18. MEMPHIS, TENN.
This city is a newcomer to our list, thanks in part to a revitalization of Memphis’s downtown neighborhood. New construction has centered around making it an area where people can live, work, and play — a major selling point for 20-somethings. Plus, the price is right. One-bedroom apartments average $650, and the average starting salary tops $47,000.
19. SAINT PAUL, MINN.
For years, Saint Paul has been overshadowed by its twin city next door. But now it’s Saint Paul’s time to shine. The living is easy in this city along the Mississippi River with an incredibly low unemployment rate (3.7 percent) and decent starting salaries. The Lowertown neighborhood has become the go-to spot for 20-somethings, with dozens of new bars and restaurants and an impressive arts scene.
20. OMAHA, NEB.
For years, many have considered Omaha part of flyover country. But at a time when job markets in larger cities continue to be hyper competitive, this Midwestern city has started to look like a more appealing option. Omaha has one of the lowest unemployment rates in the country (2.8 percent), with major employers including ConAgra Foods and Warren Buffet’s company, Berkshire Hathaway.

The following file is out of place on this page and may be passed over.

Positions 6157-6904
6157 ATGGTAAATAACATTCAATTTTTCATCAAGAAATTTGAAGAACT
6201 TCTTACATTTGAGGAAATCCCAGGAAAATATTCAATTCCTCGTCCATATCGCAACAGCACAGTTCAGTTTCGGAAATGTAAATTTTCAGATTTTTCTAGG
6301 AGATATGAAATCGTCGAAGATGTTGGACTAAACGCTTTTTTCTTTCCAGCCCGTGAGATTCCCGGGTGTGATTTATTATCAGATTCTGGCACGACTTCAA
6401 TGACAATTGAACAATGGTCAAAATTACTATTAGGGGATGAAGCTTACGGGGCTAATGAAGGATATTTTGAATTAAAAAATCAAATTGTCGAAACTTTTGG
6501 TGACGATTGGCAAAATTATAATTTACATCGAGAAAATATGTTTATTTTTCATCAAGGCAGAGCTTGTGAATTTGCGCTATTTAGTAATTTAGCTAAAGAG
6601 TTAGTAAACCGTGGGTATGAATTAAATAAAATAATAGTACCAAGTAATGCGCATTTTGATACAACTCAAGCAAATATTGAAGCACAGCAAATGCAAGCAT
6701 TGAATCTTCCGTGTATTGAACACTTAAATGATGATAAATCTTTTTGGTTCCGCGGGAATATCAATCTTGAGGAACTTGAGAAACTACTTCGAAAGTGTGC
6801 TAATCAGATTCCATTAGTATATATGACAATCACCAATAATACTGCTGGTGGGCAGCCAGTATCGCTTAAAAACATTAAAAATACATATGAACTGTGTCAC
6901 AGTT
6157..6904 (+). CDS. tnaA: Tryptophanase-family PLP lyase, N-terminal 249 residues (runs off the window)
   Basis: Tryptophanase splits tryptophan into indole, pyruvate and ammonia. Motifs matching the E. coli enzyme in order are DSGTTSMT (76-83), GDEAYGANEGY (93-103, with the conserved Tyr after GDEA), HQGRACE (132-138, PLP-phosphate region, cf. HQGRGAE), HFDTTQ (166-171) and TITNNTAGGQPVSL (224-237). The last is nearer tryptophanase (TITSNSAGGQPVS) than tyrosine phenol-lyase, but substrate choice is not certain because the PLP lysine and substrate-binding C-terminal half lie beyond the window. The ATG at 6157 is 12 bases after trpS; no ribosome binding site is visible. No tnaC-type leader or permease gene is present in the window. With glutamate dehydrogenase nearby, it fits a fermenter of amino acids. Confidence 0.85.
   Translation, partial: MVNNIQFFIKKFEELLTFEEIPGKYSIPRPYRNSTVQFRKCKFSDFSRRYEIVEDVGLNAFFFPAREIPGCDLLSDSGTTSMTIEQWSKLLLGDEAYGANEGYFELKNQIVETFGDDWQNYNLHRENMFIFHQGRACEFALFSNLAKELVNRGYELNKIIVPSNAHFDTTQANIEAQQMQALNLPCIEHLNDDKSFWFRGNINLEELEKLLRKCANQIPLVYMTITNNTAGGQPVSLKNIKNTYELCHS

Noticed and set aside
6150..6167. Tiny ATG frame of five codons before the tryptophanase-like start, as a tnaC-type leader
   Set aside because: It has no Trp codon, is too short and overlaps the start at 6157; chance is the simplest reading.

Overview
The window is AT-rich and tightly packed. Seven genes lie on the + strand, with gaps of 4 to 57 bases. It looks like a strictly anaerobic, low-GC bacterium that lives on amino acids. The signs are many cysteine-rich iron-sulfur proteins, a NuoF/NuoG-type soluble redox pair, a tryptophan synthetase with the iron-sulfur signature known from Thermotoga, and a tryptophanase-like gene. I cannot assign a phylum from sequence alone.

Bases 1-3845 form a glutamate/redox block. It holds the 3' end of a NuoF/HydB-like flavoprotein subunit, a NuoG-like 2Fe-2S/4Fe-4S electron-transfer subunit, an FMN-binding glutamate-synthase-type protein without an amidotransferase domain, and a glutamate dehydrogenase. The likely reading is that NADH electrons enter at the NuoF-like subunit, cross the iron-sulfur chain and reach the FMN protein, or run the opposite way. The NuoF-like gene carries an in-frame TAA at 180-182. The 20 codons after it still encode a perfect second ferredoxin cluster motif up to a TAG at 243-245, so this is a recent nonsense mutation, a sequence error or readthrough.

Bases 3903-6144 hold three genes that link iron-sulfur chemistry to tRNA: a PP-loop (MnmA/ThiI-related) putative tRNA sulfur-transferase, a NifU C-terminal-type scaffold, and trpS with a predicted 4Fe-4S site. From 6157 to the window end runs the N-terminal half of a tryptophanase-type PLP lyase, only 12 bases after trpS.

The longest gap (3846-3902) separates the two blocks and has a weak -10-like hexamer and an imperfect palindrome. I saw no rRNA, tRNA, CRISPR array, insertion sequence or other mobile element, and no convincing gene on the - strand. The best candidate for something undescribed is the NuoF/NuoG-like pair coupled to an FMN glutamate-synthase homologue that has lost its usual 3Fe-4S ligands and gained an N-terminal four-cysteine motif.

Methodology: Every year Greatist gathers statistics from a number of sources to assemble our list of the 20 best cities for 20-somethings. Criteria considered for this year’s ranking included: fitness (based on the ACSM American Fitness Index plus bike friendliness and walkability), cost of housing, public transportation, bars, dating scene and job prospects.
Greatist (http://greatist.com) is the fastest-growing fitness, health and happiness media start-up. Check out more health and fitness news, tips, healthy recipes, expert opinion, and fun at Greatist.
© 2015 Greatist.
Distributed by Tribune Content Agency, LLC.